With this precedents we get to Isa Sanz’s project “Alma Máter”, formed by a series of photographs of women breastfeeding his daughters or sons. A foreground of a breast with mother’s milk being poured over a hand –a symbol of transference that embodies life’s energy and, probably, a meeting ground with her previous work about another fluid that connects the natural cycles: the menstrual blodd (“Sangro pero no muero”)- serves as a prologue to the project.
Every photograph is signed with the mother’s and the daughter’s/son’s name, so it is not about anonymous women, but we are facing people with diverse identities pictured in the moment where the form a unique body with their offspring and, somehow, the form the very same symbolic unity. Isa Sanz makes visible the mother-child relationship to inquire precisely about what is not visible. The act of breastfeeding brings us back to the original point of our existence and to the beginning of our journey towards independence; an instant of communication marked by deep contact, so transcendental and complex that inaugurates a process of transition, growth and identity construction for the mother and the child, which is new for both.
The same scene is repeated in every picture. Only the protagonists, the position of their bodies and the location changes. Mothers share and make visible the intimate moment that constitutes the experience of breastfeeding in a public space, except that here, the place that served as a context to the religious representations in old times (called the Milk Grotto where the Madonna breastfed her child during the escape to Egypt, staining the rocks with her white "miraculous" liquid), is now a forest, a cloister, the beach, a school, a street in the middle of the city or their own home; more or less everyday environments to which it gives new meanings and functions.
Mothers pose proud and firm, well settled in the space, with slight venture. Everything is taken care of, but the final image turns out spontaneous and natural. The complicity between mother and child is also projected between each of these women and the photographer in an exercise of mutual trust. Isa Sanz sets the camera lens in the eyes of the protagonists, and by doing so looking directly to our own, causing confluence, opening a dialogue and narrowing emotional distance. While representations of the past only allowed us to access the private space as mere voyeurs, these pictures foster a shared experience whose axis is the direct gaze.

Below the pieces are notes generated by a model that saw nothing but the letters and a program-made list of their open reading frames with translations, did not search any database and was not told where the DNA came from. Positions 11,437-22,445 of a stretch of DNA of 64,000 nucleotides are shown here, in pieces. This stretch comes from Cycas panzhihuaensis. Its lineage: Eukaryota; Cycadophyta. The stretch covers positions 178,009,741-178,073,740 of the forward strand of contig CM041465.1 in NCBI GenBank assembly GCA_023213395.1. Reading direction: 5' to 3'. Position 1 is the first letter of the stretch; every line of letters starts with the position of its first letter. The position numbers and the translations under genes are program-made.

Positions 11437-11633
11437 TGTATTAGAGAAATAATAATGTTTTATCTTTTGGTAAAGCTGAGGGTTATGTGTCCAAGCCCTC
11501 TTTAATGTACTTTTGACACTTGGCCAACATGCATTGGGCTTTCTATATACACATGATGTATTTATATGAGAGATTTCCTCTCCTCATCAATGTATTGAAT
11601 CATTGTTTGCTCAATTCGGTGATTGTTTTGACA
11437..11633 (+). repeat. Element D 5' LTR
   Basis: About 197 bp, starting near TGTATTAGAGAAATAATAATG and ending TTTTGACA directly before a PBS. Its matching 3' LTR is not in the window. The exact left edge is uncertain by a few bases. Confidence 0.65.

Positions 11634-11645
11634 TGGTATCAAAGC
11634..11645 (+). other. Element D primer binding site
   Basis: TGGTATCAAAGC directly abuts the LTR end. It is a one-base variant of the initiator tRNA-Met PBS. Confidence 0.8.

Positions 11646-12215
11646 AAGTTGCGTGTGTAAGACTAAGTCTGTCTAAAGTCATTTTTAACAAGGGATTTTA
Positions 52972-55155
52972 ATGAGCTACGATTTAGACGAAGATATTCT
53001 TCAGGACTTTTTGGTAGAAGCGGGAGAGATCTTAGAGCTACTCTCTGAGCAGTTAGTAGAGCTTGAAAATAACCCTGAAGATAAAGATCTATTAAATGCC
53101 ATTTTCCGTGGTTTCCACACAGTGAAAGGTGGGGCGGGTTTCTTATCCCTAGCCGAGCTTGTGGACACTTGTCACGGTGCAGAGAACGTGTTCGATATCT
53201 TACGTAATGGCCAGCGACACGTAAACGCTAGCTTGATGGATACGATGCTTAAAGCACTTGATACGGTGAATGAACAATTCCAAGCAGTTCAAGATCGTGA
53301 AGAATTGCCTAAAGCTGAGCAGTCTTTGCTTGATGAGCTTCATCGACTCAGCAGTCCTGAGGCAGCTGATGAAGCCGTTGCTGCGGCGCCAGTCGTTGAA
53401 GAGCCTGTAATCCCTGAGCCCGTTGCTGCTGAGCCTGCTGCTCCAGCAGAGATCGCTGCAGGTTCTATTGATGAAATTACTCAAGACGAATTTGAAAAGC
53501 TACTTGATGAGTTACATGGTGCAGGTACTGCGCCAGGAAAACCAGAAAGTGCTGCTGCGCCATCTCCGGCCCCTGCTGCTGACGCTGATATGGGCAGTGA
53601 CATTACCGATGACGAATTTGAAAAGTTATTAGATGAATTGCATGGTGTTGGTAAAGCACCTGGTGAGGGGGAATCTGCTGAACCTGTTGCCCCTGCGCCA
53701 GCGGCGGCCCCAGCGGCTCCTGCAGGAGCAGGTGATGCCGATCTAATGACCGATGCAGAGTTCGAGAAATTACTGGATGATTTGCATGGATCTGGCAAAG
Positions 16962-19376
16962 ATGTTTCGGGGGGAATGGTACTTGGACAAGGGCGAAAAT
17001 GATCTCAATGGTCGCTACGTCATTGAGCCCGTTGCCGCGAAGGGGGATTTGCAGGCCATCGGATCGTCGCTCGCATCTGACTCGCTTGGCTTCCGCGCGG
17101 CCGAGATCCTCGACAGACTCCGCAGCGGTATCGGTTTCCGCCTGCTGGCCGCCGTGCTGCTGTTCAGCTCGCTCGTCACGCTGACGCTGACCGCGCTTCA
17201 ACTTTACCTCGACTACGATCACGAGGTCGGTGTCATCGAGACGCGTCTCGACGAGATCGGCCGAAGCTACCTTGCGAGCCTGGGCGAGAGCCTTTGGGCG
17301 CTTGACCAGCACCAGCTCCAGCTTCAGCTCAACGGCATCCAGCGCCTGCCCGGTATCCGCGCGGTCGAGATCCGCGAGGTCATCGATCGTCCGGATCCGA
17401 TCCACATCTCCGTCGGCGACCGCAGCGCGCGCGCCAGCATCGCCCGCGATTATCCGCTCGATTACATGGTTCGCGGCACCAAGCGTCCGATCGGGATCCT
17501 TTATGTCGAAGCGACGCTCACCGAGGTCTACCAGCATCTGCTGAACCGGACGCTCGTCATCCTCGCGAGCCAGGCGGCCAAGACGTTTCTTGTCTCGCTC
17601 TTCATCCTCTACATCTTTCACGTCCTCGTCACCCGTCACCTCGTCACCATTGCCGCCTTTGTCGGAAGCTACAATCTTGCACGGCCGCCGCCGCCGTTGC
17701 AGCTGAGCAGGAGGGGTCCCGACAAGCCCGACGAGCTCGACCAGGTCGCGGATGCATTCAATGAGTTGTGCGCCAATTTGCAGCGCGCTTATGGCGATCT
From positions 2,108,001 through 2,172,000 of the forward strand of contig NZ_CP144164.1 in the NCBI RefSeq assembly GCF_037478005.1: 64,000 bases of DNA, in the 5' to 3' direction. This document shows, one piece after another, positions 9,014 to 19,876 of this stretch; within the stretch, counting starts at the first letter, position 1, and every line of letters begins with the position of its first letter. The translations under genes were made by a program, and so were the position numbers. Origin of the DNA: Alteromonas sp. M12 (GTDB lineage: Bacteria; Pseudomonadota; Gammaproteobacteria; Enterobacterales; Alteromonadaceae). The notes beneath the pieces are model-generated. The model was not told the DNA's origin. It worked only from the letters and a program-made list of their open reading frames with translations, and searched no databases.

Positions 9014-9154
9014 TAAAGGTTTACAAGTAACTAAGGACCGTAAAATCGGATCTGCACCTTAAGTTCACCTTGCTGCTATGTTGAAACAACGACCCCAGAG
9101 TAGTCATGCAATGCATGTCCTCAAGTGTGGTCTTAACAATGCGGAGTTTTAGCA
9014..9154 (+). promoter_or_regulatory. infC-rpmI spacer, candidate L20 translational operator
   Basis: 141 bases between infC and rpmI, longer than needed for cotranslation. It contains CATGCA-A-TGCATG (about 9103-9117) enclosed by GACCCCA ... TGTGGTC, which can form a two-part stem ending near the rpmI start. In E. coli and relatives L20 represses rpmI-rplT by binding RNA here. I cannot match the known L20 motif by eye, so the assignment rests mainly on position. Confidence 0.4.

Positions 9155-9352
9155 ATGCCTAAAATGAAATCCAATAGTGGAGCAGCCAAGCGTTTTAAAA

"Alma Mater" places us in front of brave women who overcome the fear, doubt and uncertainty that entails raising and caring for a person in the early stages of their life, everyday. However, their glance, like the position of their bodies, transmit sensations of wellbeing, harmony, serenity and above all, empowerment, as they are affirmed as mothers but also as people. The decision to breastfeed has surely been obeyed by very different motivations, and it is not merely a cultural imposition or a burst of instinct. These women seem to assume their maternal role as a conscious experience exerted from freedom; they have decided to get involved in the affective and active care through breastfeeding, knowing that it can be deeply painful and that parenting is not easy in a system like ours, which penalizes motherhood. Women who choose to be mothers are forced to face many difficulties if not real balancing acts to conciliate personal, family and professional obstacles in their lives, cities full of obstacles, and a repertoire of pressures and requirements responding to economic, political and ideological interests, ignoring that motherhood is a value that enriches the whole of society and makes up the world as we know it. It is worth remembering that what is personal, as warned by Kathe Millet in her time, is also political and therefore, concerns us all, regardless of the gender we have been assigned. Feeding with the body itself is primarily a token of love that requires a lot of courage, responsibility and dedication that often exceeds the limits of what we imagine. Making visible this invisible work, as Isa Sanz proposes in this project, is enhancing and dignifying the most generous act that a human being can have towards another one.
(translation Adrian Mantecón)